Another approach to helping students personalize and develop their character and character autobiography is through a series of theater activities that can be played before or during the writing exercise. The first activity is a sense-memory exercise: Students are asked to find their own space on the floor. They are to lie down on their backs with their eyes shut. The room should be very quiet. It is helpful to shut the lights off and create a peaceful mood and environment. The only talking done is by the leader (teacher). Students are asked to reflect on the very first toy they ever received. What did it look like? What did it smell like? What size, shape, texture, did it possess? What color was the toy? and so on. The leader ask these questions in a soft voice but students are asked not to answer, verbally but to visualize and create the image in their mind. Then the leader tells the group that at the sound of his or her hand clap students will rise and in their own space play with this imaginary toy.
After a series of object sense-memory activities have been played I then ask students to reflect on a special moment in their lives, remembering where they were, who they were with, what the day was like, the colors, smells, etc. This activity is done in the same way as the toy activity except instead of having students act out the moment, they write about it quietly in their own space trying to recall every detail. I then divide them into groups of five or six and ask each student to share their moment with the group. The group then picks one or more of the stories to act out. The person whose story it is becomes the director of the scene and cannot play himself. He may play a minor character in the scene. If there are less characters and more students than the scene calls for extra students might become an object in the scene such as a tree, door, rock, etc. After the scenes are performed the audience is asked to pick the person they think the moment belonged to. This activity can be done with either the students own experience or with one they create for the character they are working with. I have found these activities to be really successful when trying to get students to write about themselves as well as their characters.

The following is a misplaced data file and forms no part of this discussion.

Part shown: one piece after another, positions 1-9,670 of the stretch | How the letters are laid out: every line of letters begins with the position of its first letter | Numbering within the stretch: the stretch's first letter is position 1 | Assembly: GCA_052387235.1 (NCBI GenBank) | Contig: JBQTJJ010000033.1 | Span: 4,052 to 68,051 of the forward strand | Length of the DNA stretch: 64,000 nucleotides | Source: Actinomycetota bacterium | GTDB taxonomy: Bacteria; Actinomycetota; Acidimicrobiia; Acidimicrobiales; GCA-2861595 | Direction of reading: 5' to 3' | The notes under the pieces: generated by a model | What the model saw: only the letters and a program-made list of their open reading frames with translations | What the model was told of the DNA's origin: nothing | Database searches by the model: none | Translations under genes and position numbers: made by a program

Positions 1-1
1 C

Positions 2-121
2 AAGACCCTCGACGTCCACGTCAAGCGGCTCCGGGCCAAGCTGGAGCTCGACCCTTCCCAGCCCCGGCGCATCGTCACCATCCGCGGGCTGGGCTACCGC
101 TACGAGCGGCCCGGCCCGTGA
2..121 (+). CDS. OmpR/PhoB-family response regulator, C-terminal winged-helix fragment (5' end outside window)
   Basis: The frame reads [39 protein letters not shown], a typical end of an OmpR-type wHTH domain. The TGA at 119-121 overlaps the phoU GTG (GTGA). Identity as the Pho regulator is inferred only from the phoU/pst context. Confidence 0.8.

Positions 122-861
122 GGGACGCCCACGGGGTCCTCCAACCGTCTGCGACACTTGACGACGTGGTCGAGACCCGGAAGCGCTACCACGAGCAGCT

For students who are having difficulty writing or understanding their character I will give them the option of performing a lyric as monologue or poetry that reveals something important about their character. The song is also good reference material for the autobiography.
Students will then choose a scene from the musical that either focuses on this particular character or is a dramatic situation that involves the character or interests the student. These scenes will be prepared in class for performance. Students will have an opportunity to rehearse with their fellow classmates. My role will be to coach students on many levels from the side lines. We will begin by analyzing the scene, identifying the objectives of each character and making decisions as to where we are and what we are doing. Lesson plan two outlines this analysis. Students will repeat role-playing improvisations on the theme and situation identified in the scene and their character. Students will work with blocking out their scenes with the aid of a “stage playing space” diagram which is included in this unit. This diagram will be helpful in learning stage directions also. Through the “stage playing space” vocabulary students will be able to interpret the script directions which are usually abbreviated. It will also make it easier for me to direct movement of the student from one area of the stage to another. Students will also work with imaginary and real floor plans to help them realize where they are on stage. The imaginary floor plan is one students will have to illustrate through pantomime (all the furniture placement). The real floor plan will simply be a sketch they draw of what they feel the set should look like.